A terror suspect shot dead by Australian police after stabbing two officers in a frenzied knife attack may not have been acting alone, officials said Thursday, escalating concerns about the threat posed by radicalised youth.
Abdul Numan Haider, 18, was killed on Tuesday evening on the outskirts of Melbourne, a day after the Islamic State group called for Muslims to indiscriminately kill Australians.
The teenager, described by the government as a “known terror suspect” who had his passport cancelled for security reasons, launched an unprovoked attack on the policemen outside their station after arriving for a “routine” interview.
One of them fired a single shot that killed him.
Police on Wednesday said they believed he was acting alone but Victoria state police chief Ken Lay admitted they were now looking into reports that Haider was talking to other people in the lead-up to the attack.
“There is some information that he was certainly talking to other people around the time that he came to the police station,” he told ABC radio.
“(They) may well have known him. I won`t say working with him, but it`s just a little unclear to us at the moment whether there was actually people at the police station with him.”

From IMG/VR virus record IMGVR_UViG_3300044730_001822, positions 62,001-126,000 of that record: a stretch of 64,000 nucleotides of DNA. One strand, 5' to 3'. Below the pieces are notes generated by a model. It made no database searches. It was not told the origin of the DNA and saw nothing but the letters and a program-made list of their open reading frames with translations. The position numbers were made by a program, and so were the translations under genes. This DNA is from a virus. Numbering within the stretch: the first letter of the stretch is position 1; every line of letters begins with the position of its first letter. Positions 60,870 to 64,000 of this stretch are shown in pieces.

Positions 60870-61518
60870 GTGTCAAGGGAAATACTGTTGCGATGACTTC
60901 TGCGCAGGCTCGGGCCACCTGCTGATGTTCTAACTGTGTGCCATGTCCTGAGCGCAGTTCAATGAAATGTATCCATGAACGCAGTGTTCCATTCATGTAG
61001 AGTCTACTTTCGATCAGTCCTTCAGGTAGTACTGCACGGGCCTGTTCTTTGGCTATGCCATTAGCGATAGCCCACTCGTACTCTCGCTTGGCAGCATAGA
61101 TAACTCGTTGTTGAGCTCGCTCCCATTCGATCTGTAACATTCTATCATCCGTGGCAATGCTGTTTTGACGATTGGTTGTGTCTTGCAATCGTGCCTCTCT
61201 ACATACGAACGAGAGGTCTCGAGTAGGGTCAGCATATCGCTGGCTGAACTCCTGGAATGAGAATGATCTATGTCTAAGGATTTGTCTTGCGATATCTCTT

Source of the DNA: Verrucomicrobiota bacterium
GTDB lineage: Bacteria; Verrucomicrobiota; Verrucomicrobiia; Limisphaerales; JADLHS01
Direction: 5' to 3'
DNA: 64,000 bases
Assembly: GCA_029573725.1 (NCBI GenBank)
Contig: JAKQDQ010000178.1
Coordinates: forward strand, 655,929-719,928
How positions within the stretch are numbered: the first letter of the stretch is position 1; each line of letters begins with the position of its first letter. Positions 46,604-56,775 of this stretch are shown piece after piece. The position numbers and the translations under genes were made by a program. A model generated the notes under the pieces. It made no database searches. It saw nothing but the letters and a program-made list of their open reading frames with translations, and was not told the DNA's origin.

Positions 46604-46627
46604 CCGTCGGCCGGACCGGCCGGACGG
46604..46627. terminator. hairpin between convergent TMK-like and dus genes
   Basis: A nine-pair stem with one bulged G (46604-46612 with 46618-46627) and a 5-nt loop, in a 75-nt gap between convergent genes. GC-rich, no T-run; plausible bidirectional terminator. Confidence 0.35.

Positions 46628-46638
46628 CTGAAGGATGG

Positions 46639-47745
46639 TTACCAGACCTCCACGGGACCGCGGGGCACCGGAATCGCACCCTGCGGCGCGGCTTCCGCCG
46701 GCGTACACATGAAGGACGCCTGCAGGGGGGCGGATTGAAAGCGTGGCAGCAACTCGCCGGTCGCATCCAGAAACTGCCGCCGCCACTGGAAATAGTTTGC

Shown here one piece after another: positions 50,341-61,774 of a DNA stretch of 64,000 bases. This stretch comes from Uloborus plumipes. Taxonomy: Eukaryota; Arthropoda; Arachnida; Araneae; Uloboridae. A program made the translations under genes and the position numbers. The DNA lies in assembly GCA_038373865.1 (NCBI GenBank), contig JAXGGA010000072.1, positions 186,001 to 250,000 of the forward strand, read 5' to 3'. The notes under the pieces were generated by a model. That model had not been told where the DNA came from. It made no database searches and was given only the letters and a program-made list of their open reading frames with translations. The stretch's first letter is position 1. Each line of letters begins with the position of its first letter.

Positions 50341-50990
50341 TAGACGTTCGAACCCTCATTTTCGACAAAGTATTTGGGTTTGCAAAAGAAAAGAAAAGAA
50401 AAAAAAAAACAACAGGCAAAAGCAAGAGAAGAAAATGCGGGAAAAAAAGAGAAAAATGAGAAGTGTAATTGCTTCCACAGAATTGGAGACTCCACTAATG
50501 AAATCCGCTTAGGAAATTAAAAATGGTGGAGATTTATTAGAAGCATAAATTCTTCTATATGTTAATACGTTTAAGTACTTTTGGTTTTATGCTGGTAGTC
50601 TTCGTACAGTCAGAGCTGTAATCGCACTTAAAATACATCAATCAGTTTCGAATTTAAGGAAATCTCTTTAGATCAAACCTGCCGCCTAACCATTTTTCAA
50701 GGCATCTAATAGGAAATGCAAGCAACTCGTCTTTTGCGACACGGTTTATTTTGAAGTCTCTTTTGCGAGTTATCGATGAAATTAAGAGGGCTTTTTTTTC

He said police were examining whether someone may have been waiting for him.
“It may be a little way down the track before we can actually lay it out to the community exactly what happened that night,” Lay added.The update in the investigation came as the Australian Defence Force said Thursday its servicemen were told to “exercise commonsense and judgement” when wearing their uniforms in public after a 41-year-old officer reported an alleged assault in Sydney to police.
A New South Wales police spokesman told the officer reported he was “threatened and assaulted” by two men Thursday morning while wearing his uniform and suffered “minor bruising”.